Existential threats ignored too: In the show’s very first episode, Ned Stark, usually one of the more reasonable characters, ignores reports of ice zombies as he executes a solder for desertion. Never mind that those ice zombies will grow into an existential threat against the kingdom. “The white walkers have been gone for thousands of years,” Stark tells his son afterward. “A madman sees what he sees.”

In the third season, rumors have reached the continent that Daenerys Targaryen is building an army, which includes three dragons. Tywin Lannister, by then the de facto ruler of the continent, dismisses the reports. “Curiosities on the far side of the world are no threat to us,” he preaches.

In that respect he sounds a lot like Republicans in America, who have built up an entire industry around denying climate science and the threat of global warming, claiming that it is a liberal hoax when in fact overwhelming scientific consensus agrees that human activities are heating up the globe.

Pervasive rape and violence against women: When Brienne of Tarth is captured by Locke’s band of hunters, he makes it clear that she will be raped by his men for sport and pleasure. She is saved, for the moment, by the timely intervention of Jaime Lannister, though not until after he mocks her, “None of these men have ever been with a noblewomen. You’d be wise not to resist.”

Other women in the show aren’t so fortunate. Kal Drogo rapes Daenerys Targaryen repeatedly after their marriage until she learns to take control of the sex act and ultimately falls in love with him (cue Republicans: she really liked it all along). And some of the most horrific displays of cruelty come from King Joffrey, who has two prostitutes beat each other with a stag-horn scepter and later fills one with crossbow arrows.

All told, the show gives Todd “legitimate rape” Akin, Richard “something that God intended” Mourdock and other members of the GOP’s pro-rape wing plenty of fodder to masturbate over. Not to mention all the Republicans who delayed reauthorization of the Violence Against Women Act for a year.

Gays are demonized: Two gay nobles, Renly Baratheon and Loras Tyrell, are the subject of constant barbs by the other characters. “How good could he [Ser Loras] be? He’s been stabbing Renly Baratheon for years, and Renly ain’t dead!” a Lannister solder cracks. Even Loras’ own aunt refers to him as “A sword-swallower, through and through.”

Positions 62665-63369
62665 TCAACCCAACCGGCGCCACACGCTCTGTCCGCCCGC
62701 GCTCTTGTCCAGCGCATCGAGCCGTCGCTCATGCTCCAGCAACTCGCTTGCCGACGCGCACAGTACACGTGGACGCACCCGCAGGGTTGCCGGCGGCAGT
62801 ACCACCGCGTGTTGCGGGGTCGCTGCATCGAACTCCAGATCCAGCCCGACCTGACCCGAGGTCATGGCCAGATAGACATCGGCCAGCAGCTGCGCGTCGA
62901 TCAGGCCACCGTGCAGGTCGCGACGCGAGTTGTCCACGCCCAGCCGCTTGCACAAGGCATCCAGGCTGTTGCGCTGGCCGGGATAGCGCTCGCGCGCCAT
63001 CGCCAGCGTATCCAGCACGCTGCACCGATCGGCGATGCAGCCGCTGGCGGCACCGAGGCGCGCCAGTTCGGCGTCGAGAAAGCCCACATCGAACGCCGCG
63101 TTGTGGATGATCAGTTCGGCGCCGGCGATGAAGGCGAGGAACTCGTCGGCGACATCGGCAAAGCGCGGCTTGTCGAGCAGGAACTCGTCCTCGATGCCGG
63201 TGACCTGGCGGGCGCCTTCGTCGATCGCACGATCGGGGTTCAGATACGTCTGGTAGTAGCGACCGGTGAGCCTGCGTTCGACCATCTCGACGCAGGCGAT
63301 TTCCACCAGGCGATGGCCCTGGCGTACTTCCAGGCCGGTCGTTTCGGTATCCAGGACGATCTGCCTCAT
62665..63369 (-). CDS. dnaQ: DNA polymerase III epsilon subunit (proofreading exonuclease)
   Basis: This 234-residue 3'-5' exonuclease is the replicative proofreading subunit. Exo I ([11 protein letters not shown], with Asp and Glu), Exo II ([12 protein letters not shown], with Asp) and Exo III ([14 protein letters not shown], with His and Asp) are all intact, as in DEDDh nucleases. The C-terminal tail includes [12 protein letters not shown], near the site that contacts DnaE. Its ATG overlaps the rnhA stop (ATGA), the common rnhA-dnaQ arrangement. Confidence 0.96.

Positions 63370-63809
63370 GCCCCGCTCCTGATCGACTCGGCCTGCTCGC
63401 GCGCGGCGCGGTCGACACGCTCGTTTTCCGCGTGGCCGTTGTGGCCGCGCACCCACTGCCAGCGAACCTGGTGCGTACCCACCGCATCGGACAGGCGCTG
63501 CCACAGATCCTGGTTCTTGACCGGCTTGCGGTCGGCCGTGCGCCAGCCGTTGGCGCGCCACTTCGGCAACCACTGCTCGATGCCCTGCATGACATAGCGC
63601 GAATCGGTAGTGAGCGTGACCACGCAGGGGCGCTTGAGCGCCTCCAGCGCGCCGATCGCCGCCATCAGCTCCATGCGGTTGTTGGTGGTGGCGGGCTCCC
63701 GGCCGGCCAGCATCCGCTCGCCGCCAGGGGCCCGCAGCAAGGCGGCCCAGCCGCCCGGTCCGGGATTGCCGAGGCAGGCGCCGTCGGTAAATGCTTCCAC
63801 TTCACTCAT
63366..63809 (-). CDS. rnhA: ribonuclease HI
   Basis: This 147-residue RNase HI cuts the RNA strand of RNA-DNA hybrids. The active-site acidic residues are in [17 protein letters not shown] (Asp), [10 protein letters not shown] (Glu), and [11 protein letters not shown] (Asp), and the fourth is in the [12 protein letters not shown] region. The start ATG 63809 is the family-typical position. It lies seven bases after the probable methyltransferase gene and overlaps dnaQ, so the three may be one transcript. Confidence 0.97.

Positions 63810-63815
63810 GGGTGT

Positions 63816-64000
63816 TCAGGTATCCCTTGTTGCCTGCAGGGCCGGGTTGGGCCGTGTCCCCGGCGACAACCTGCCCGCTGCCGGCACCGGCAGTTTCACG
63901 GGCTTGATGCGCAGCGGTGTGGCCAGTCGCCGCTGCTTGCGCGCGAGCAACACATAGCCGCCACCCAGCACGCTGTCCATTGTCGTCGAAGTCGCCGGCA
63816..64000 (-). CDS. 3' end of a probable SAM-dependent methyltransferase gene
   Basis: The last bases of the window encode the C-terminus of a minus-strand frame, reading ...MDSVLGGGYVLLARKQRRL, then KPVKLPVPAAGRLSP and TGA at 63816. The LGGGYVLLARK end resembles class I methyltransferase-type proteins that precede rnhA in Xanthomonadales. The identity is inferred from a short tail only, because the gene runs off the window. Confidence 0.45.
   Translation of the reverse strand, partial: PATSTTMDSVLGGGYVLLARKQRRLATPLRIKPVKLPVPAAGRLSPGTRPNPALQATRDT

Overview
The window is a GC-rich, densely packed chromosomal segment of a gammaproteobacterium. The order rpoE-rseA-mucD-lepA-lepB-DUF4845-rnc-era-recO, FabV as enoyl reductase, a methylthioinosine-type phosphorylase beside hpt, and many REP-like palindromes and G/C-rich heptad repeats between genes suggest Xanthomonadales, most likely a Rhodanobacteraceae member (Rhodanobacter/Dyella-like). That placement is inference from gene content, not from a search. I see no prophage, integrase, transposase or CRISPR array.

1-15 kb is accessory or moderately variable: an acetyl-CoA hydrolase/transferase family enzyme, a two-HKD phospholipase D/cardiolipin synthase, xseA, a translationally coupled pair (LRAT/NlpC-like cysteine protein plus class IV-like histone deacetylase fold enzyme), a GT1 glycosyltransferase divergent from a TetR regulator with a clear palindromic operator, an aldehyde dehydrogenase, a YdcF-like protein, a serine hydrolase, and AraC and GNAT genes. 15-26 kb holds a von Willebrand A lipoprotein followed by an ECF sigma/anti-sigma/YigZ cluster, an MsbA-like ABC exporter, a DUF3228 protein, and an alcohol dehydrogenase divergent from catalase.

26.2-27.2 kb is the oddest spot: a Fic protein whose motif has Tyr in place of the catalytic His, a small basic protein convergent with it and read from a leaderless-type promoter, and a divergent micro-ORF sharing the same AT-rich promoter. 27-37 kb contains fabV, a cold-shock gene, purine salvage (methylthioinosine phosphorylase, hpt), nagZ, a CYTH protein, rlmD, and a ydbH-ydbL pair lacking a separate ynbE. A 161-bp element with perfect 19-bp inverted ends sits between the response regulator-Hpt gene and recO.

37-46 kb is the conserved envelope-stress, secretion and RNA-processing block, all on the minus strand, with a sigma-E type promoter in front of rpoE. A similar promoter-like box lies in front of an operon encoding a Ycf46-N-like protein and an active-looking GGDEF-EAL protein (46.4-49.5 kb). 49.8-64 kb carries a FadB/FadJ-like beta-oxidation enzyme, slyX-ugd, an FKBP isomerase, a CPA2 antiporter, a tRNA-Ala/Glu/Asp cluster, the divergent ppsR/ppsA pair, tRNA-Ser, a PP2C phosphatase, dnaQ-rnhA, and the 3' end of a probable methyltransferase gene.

But gay people in Westeros have more to worry about than insults, as King Joffrey muses that he might implement the death penalty for the “perversion.”

The attitudes of the show’s population fit nicely with real-life Republicans, who have consistently opposed civil rights for LGBT people, including marriage equality and employment protections. Loons like Jerry Fallwell regularly blame disasters like 9-11 on gay people, and it’s American fundamentalist groups that are backing draconian laws like Uganda’s, which call for imprisonment of gays and initially included the threat of capital punishment.

Chaos is a ladder: Lord Petyr “Littlefinger” Baelish sums up the show’s philosophy nicely with his “chaos is a ladder” speech, pointing out that the ambitious can use confusion and destruction to their advantage to seize power. “Only the ladder is real,” Littlefinger tells Lord Varys. “The climb is all there is.”

Republicans in Congress have surely taken the idea to heart, delaying judicial and executive agency appointments by rote, shutting down the government last fall and creating repeated debt-ceiling crises because they hope to use the chaos, which has real consequences for real people, to their political advantage.

For both the characters in “Game of Thrones” vying for the crown and for Republicans vying for elected office, power is a game, sought for its own sake and to enrich those who hold it, never exercised for the actual good of the people. It’s downright medieval.

Aaron Kase is a freelance writer from Philadelphia. Follow him on Twitter at @Aaron_Kase.